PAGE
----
A9X-308 did not say "that tubes changing the sound is a myth". He said that "The is no such thing as tube sound". What he means is that every tube amp distorts the sound in different ways, so there is not a singular "tube sound", as your first post seems to imply (although you may not have meant to imply it). So his story is straight, and you both seem to agree that "Tubes DO audibly change sound depending on the design and tube type".


I don't want to discourage you from experimenting with your tube amps, but you might get more mileage experimenting with a parametric equalizer. Not only would it get you far better control that a fixed-distortion tube amp, but it should also allow you to simulate different types of tube amps (although I don't know where to get the necessary parameter data). It also be a whole lot cheaper than the average tube amp.

Granted, if you already have tube amps to experiment with, then go at it. But a DSP would be the most direct way to tweak your audio.
post #5 of 6
Quote:
Originally Posted by Timothy91 View Post

Hi all,

I was considering buying individual tube pre-amps, and putting them in-line between my new PC sound output and the 5.1 input jacks on the receiver I plan to buy. I was curious if anyone has tried doing this in order to achieve a 'tube sound' on their solid state hometheater/sound system?

I designed and built tubed equipment back in the days when tubes were all we had. I learned electrical engineering when tubes were the standard for building audio gear. SS was just coming out. I question whether there is just one thing that can be reasonably called "tube sound".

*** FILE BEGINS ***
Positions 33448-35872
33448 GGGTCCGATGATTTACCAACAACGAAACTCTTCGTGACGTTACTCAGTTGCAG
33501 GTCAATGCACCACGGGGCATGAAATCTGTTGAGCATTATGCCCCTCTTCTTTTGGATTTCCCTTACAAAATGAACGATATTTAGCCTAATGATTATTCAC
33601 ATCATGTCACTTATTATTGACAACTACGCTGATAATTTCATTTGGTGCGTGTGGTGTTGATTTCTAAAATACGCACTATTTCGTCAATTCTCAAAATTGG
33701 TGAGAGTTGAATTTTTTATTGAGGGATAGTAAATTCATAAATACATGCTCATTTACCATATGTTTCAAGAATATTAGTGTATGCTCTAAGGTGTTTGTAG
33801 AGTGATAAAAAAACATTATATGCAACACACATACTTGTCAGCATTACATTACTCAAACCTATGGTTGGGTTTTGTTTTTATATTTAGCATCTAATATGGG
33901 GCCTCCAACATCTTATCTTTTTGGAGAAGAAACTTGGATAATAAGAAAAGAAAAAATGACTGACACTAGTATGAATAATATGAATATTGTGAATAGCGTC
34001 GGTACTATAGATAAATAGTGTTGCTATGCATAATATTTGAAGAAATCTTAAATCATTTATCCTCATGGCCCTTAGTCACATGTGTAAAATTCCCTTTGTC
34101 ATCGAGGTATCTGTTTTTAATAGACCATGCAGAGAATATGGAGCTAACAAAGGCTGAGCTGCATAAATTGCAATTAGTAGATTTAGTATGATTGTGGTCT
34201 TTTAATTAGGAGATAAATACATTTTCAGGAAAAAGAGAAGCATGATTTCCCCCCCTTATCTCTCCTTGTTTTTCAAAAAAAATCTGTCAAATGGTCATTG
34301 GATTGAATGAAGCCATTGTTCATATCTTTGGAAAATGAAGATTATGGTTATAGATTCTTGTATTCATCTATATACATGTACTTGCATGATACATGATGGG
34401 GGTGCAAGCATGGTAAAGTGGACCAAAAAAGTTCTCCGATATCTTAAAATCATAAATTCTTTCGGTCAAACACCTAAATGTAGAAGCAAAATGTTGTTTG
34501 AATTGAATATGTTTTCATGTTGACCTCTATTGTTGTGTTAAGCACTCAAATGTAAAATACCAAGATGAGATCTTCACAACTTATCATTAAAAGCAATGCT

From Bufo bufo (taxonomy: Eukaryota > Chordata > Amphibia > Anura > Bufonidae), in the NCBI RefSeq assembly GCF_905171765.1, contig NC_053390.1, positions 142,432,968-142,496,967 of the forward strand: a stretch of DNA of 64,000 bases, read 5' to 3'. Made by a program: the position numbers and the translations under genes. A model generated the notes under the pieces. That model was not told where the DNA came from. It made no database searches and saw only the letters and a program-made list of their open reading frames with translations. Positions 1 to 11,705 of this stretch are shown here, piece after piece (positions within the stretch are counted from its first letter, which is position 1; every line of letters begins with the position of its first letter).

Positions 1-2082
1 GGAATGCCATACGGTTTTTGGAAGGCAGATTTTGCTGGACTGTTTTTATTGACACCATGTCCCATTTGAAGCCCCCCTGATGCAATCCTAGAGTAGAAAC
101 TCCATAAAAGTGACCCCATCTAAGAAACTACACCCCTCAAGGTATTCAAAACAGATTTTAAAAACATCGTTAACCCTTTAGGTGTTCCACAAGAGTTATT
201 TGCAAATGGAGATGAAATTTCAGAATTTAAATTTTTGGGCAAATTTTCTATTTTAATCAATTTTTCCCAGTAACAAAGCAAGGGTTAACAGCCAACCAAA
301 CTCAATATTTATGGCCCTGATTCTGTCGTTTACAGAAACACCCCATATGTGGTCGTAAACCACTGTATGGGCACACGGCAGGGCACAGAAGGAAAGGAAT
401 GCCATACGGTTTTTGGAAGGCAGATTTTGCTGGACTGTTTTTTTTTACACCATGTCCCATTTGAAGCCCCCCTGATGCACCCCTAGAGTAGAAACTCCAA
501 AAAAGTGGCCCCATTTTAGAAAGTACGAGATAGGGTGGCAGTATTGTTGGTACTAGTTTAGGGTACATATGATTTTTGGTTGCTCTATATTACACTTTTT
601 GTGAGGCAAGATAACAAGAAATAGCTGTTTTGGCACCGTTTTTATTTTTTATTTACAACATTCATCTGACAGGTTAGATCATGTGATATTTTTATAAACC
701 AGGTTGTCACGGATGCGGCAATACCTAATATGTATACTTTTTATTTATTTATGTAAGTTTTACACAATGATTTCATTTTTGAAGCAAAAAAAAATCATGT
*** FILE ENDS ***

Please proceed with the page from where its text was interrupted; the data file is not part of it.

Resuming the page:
I believe that as the theory goes, there is a certain combination of linear distortion, nonlinear distortion, and noise that can be called "Tube sound". Trouble is, every tubed amp and preamp has its own set of those things and about the only common characteristic that they have is that they have is that they have more of it than a good modern SS amp. It is possible to build both tubed and SS equipment that has no audible distortion but it is harder and far more expensive to do it with tubes.

Intentionally building equipment with audible noise and distortion is itself antagonistic to the philosophy of high fidelity and back in the days when tubes were all we had we tied ourselves in knots building tubed gear that avoided them. When transistors got available and cheap enough to be competitive there were preferred for other reasons such as reliability and size, but as audio technology advanced SS noise and distortion continued to improve until it was preferred on all practical grounds including both cost and sound quality. That puts us in the late 1960s or early 1970s. SS continued to improve and tubed technology languished and because uneconomical.

If you want to have a system with "tubed sound" you first have to figure out which of the many possible tubed sounds that you want to have.
Quote:
I want to try this for music listening and perhaps even more if I like how it sounds. The speakers I will be using lean towards the bright-end and I've liked how some setups sounded when using tube amps on bright metal-type speakers.

Oh, you want to listen to what most of us would consider to be a distorted, crappy sounding system. Maybe Jordan Watts speakers and SET amplifiers. I've tried to forget all of that punishment.

You might might want to look for an anti-high-fidelity forum. I'm sure they exist.
post #6 of 6
Just turn down the treble control.